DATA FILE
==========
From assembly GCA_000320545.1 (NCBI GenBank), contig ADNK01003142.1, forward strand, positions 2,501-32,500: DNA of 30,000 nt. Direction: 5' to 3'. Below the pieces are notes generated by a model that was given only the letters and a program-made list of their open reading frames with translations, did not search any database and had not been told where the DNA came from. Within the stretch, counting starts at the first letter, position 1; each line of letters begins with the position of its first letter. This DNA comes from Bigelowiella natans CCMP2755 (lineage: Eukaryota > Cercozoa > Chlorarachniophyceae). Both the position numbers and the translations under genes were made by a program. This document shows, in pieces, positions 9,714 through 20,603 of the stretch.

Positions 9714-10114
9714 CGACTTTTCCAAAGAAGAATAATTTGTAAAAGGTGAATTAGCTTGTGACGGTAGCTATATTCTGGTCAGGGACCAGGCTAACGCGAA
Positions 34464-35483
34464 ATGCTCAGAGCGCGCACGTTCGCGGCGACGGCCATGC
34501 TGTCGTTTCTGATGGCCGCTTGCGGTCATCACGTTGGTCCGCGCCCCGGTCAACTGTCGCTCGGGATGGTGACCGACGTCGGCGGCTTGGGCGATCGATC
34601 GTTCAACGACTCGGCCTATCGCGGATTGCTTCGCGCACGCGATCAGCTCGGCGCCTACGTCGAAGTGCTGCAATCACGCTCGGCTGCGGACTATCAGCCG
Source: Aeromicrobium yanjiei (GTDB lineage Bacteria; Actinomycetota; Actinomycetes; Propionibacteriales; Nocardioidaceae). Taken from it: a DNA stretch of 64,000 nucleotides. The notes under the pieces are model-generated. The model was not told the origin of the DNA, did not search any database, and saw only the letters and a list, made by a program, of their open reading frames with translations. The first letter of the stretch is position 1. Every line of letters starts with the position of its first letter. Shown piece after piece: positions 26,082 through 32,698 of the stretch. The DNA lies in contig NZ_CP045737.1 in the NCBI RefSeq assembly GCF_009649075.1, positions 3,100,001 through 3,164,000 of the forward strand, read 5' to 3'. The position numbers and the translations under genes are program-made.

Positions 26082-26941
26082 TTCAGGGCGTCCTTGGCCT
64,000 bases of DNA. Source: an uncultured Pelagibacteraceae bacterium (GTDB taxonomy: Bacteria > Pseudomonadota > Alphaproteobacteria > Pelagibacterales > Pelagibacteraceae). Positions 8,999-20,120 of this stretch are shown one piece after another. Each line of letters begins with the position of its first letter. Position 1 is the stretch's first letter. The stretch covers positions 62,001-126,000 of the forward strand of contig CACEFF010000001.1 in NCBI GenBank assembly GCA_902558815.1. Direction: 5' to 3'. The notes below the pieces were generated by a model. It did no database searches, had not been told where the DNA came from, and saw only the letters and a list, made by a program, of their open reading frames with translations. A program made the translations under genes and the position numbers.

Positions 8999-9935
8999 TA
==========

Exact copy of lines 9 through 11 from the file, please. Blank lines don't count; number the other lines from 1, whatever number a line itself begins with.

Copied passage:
Positions 26082-26941
26082 TTCAGGGCGTCCTTGGCCT
64,000 bases of DNA. Source: an uncultured Pelagibacteraceae bacterium (GTDB taxonomy: Bacteria > Pseudomonadota > Alphaproteobacteria > Pelagibacterales > Pelagibacteraceae). Positions 8,999-20,120 of this stretch are shown one piece after another. Each line of letters begins with the position of its first letter. Position 1 is the stretch's first letter. The stretch covers positions 62,001-126,000 of the forward strand of contig CACEFF010000001.1 in NCBI GenBank assembly GCA_902558815.1. Direction: 5' to 3'. The notes below the pieces were generated by a model. It did no database searches, had not been told where the DNA came from, and saw only the letters and a list, made by a program, of their open reading frames with translations. A program made the translations under genes and the position numbers.